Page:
Keeping modelling notebooks with TRACE: Good for you and good for environmental research and management support

Daniel Ayllón*, Steven F. Railsback, Cara Gallagher, Jacqueline Augusiak, Hans Baveco, Uta Berger, Sandrine Charles, Romina Martin, Andreas Focks, Nika Galic, Chun Liu, E.E. van Loon, Jacob Nabe-Nielsen, Cyril Piou, J.G. Polhill, Thomas G. Preuss, Viktoriia Radchuk, Amelie Schmolke, Julita Stadnicka-Michalak, Pernille ThorbekVolker Grimm

*Corresponding author for this work

Research output: Contribution to journalArticleAcademicpeer-review


The acceptance and usefulness of simulation models are often limited by the efficiency, transparency, reproducibility, and reliability of the modelling process. We address these issues by suggesting that modellers (1) “trace” the iterative modelling process by keeping a modelling notebook corresponding to the laboratory notebooks used by empirical researchers, (2) use a standardized notebook structure and terminology based on the existing TRACE documentation framework, and (3) use their notebooks to compile TRACE documents that supplement publications and reports. These practices have benefits for model developers, users, and stakeholders: improved and efficient model design, analysis, testing, and application; increased model acceptance and reuse; and replicability and reproducibility of the model and the simulation experiments. Using TRACE terminology and structure in modelling notebooks facilitates production of TRACE documents. We explain the rationale of TRACE, provide example TRACE documents, and suggest strategies for keeping “TRACE Modelling Notebooks.”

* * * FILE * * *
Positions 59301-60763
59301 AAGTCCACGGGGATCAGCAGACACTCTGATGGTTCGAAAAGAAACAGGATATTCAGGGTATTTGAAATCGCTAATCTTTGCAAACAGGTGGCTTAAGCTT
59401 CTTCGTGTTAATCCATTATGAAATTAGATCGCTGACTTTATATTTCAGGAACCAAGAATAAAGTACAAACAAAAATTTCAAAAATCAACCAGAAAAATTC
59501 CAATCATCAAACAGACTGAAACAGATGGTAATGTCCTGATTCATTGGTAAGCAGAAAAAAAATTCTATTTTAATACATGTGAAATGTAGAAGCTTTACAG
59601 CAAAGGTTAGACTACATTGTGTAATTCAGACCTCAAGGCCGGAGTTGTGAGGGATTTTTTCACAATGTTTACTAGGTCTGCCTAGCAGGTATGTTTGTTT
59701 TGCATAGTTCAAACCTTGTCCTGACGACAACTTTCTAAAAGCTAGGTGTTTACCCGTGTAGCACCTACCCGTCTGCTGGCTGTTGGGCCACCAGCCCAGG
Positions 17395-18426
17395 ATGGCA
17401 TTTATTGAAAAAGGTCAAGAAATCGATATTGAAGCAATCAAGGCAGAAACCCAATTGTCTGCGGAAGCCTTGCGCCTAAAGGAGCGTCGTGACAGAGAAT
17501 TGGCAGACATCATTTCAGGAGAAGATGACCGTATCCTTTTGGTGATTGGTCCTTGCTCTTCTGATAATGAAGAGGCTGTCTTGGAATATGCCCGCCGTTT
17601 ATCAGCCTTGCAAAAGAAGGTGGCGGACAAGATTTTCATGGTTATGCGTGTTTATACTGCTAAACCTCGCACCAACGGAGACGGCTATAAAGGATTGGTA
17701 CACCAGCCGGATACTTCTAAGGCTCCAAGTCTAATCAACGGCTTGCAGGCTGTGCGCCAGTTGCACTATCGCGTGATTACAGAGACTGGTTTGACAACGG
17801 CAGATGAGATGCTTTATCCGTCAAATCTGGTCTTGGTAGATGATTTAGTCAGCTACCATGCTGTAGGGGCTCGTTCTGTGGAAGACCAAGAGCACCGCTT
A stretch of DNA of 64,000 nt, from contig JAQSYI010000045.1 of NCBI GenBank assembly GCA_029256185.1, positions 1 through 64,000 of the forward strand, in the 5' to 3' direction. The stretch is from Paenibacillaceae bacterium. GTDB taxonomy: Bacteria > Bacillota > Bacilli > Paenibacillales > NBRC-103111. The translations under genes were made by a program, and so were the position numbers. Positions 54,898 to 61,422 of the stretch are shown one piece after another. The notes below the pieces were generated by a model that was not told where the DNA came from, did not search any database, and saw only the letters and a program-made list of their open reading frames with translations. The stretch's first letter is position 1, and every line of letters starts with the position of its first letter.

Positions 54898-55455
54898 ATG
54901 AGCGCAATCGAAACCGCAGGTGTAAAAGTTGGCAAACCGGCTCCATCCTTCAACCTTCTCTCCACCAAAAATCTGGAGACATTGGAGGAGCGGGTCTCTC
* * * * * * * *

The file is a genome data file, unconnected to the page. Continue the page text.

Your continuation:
Original languageEnglish
Article number104932
JournalEnvironmental Modelling and Software
Publication statusPublished - Feb 2021


  • Environmental modelling
  • Model documentation
  • Modelling cycle
  • Reproducible research
  • Scientific communication
  • Standards

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